Brothers Are Loving Each Other But Where’s The Love For Sisters?


Brothers seem quick to hug shit out these days. Whether it’s LeBron, Young Thug, Birdman or Michael B. Jordan- physical affection among young black men is on the rise. That’s not a bad thing. There has been a longstanding stigma associated with masculinity and affection especially when black men are involved.

Brothers hug

We have all heard it. Men don’t cry. Men don’t show emotions and men, certainly, don’t allow other men to get close to them. I guess congratulations are in order. Brothers are getting a clue. After watching black women celebrate, love and comfort one another, black men have decided to get on the black love bus.

“Well alright, you squares!

Younger generations seem to be a little more progressive with the likes of Young Thug and Rae Smurf, Smurder, Smyrna… whatever (I’m old and that negro has waaaaaaaaay too many letters in his damn name).  They’re no holds barred with their “Bae” declarations to their homies. Selfies are abundant. Grand statements are being presented on magazine covers and all of that is awesome.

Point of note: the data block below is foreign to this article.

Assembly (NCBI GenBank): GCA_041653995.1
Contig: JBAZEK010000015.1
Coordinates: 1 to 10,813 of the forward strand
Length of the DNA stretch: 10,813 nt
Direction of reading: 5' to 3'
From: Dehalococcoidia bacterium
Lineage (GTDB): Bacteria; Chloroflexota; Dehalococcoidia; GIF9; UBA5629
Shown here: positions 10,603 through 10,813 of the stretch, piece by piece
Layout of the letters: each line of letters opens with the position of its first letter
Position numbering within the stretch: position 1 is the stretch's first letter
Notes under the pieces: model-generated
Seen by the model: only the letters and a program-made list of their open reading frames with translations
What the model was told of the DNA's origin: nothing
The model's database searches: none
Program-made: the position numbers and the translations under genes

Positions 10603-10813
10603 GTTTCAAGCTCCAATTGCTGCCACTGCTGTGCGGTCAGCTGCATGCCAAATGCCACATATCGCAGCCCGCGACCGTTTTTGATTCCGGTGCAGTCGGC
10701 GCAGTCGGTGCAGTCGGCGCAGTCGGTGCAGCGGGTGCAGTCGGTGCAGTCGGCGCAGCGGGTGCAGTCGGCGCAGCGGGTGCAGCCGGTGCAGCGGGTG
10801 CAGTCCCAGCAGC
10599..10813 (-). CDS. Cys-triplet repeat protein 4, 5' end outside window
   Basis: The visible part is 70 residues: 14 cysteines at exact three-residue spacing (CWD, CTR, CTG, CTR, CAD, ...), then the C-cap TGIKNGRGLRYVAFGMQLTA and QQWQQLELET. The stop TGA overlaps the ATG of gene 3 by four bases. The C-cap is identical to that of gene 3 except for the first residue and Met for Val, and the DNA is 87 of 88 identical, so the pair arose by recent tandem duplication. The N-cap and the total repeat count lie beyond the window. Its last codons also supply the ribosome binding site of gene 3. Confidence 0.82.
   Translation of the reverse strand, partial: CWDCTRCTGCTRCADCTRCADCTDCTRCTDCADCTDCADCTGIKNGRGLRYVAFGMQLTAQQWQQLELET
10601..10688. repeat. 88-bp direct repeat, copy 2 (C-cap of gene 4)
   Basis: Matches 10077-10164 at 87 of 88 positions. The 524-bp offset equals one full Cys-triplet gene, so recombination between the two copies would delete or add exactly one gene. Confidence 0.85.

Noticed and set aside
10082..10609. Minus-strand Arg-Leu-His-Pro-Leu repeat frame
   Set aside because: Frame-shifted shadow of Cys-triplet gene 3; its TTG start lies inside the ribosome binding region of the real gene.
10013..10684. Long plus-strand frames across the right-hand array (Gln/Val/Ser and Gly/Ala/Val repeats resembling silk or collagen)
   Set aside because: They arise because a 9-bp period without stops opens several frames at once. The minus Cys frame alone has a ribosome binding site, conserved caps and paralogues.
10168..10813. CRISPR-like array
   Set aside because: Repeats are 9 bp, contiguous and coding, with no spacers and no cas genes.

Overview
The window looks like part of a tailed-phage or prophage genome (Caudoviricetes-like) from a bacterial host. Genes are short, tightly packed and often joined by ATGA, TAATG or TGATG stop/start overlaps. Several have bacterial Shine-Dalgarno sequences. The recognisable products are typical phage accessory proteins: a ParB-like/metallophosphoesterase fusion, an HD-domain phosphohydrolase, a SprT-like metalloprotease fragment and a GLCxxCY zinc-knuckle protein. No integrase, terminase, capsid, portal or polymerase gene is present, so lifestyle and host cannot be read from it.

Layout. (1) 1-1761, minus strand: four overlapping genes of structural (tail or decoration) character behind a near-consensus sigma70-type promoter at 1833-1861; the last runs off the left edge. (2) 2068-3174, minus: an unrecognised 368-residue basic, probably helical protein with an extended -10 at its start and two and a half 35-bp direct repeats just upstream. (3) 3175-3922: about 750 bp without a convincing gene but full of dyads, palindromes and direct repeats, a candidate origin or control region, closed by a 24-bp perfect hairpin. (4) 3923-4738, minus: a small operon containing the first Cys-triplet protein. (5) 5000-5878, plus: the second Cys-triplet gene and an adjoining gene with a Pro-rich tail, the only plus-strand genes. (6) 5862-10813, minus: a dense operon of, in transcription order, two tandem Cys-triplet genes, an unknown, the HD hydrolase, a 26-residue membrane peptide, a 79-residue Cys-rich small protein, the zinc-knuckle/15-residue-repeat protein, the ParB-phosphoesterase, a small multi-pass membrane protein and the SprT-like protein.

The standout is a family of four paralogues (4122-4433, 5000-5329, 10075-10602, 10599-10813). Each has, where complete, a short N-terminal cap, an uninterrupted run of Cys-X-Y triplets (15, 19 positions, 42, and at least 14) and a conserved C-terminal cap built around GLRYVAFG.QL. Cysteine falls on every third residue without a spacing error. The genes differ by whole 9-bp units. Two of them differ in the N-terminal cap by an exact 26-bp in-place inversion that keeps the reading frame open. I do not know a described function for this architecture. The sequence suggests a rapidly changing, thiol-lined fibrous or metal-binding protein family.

No. Really, it is.  All bullshit aside.

Brothers 1

*scratching my head and blinking incessantly* Sooooooooo….yeah all that’s fine and dandy but errrr uuuum…These young brothers must have missed the memo on loving sisters in the same way.

Of course, I’m not talking back pats and head slaps. I’m speaking, specifically, to the tenderness, loyalty and reverence that a bro code warrants for another brother. Can we get some of that? Black women aren’t begging for it.  We’re asking for the same understanding and patience, that you so easily give to your homeboys,  to be applied to the sisters that support and love you.

Will you rise up the challenge?


K. Araújo, a native Detroiter, is a cross between Claire Huxtable, Rosie Pérez and Millie Jackson. Widow, bruja, Oni Yemaya, palera,  professional dragger of filth and Mami to the dopest Ethiopian EVER, she is the Editor in Chief of “Negra With Tumbao”, Staff Writer for “The Urban Twist” and a freelance contributor for major publications like The Root, VSB, Huffington Post, My Brown Baby and The Glow Up.

​Keka has been known to shake what her mama gave her, is the hell and high water, an expert salsera and cussologist with a penchant for the finer things in life and is and forever shall be- unapologetically black.